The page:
Wilson’s guest on Delmarva Today: Writer’s Edition is Jerry Sweeney author of the seven book series The Columbiad . Today Sweeney discusses the fifth book in the series, Comes the Electric Circus, a fictional memoir that takes place in the 1950s. On the surface, the 1950s was felt to be a bland time, a tepid time even. A sleepy little era quickly forgotten under the explosive upheaval of the 1960s. But for those who came of age in that era, there was also a sense of unease that manifested itself in a number of ways. The four major cultural revolutions that occurred in the 1960s; the feminist movement, the civil rights movement, the sexual revolution, and the antiwar movement all trace their seeds back to the 1950s. For example, women were urged to leave the workforce, retreat to the suburbs and assume, once again, a domestic role. Dissatisfaction was inevitable. As it grew, it found expression in Betty Friedan’s The Feminine Mystique.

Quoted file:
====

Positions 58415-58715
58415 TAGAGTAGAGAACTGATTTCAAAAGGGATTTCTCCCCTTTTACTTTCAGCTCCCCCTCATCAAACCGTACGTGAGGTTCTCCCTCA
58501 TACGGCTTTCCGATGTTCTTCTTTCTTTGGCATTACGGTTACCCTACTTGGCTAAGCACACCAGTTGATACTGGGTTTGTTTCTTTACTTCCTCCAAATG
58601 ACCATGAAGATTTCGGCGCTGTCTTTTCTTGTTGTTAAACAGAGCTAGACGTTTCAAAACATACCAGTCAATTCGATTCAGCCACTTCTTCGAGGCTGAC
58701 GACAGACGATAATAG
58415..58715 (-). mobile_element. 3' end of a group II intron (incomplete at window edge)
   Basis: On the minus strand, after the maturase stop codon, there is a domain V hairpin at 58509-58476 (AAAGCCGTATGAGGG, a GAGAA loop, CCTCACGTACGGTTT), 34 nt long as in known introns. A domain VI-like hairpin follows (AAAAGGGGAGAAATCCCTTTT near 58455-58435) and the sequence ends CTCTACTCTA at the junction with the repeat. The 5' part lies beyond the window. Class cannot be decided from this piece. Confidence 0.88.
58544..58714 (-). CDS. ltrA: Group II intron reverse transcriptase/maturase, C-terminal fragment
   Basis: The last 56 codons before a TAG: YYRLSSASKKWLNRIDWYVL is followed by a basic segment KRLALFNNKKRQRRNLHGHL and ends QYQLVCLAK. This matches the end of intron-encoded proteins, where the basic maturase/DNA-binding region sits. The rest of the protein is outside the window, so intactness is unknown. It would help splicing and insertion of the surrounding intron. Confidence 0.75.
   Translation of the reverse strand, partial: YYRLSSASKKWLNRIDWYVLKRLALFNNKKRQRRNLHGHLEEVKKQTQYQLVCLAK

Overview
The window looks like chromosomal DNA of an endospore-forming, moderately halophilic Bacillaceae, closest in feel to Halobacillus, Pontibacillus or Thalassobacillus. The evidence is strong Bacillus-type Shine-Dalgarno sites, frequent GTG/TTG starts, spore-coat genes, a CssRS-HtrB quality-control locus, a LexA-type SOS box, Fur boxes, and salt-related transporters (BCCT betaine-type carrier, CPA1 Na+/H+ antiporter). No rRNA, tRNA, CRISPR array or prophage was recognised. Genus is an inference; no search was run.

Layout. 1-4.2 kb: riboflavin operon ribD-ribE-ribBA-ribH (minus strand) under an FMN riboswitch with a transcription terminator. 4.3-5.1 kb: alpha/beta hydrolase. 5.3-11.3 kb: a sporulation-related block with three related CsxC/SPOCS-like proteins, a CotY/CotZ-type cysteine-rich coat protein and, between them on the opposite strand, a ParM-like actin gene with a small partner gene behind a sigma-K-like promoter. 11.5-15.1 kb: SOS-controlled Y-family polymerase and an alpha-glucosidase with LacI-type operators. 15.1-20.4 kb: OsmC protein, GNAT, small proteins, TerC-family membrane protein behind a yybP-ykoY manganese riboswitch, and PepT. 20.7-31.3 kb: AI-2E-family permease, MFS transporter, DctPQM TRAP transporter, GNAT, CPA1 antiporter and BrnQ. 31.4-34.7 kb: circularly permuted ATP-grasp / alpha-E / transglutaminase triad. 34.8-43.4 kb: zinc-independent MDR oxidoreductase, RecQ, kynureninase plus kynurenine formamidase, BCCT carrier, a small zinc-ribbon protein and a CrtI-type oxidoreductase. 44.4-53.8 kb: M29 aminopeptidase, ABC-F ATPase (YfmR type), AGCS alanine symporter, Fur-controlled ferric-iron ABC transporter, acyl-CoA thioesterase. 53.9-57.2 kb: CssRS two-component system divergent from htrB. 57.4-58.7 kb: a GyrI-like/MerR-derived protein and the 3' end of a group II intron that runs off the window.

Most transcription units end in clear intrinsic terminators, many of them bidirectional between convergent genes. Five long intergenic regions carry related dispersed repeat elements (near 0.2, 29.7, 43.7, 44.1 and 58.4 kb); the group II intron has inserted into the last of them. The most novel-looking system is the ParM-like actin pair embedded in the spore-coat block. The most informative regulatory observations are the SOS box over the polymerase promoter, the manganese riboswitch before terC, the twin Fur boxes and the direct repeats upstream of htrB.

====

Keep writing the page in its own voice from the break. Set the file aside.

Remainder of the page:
Segregation, a way of life embedded both legally and by custom primarily in the South was challenged in 1955 by a 42 year old black woman who refused to give up her seat on the Cleveland Avenue bus “white” section in Montgomery, Alabama. With her decision, Rosa Parks ignited the promising embers of racial justice that burst into the full flame of the Civil Rights Movement.
In 1954 the defeat of the French at Dien Bien Phu set the stage for the escalation of America’s unfortunate participation in the Vietnam conflict that gave way to the explosion of the anti-war movement.
And the sexual revolution with roots in the liberalizing impact of the Second World War, found expression in magazines like Playboy, and novels like Lady Chatterley’s Lover. Even the politically conservative Norman Vincent Peale in 1950 warned his readers about the dangers of sexual repression.
Jerry Sweeney brings forward this creative period as a character in itself as well as the setting of his fifth novel.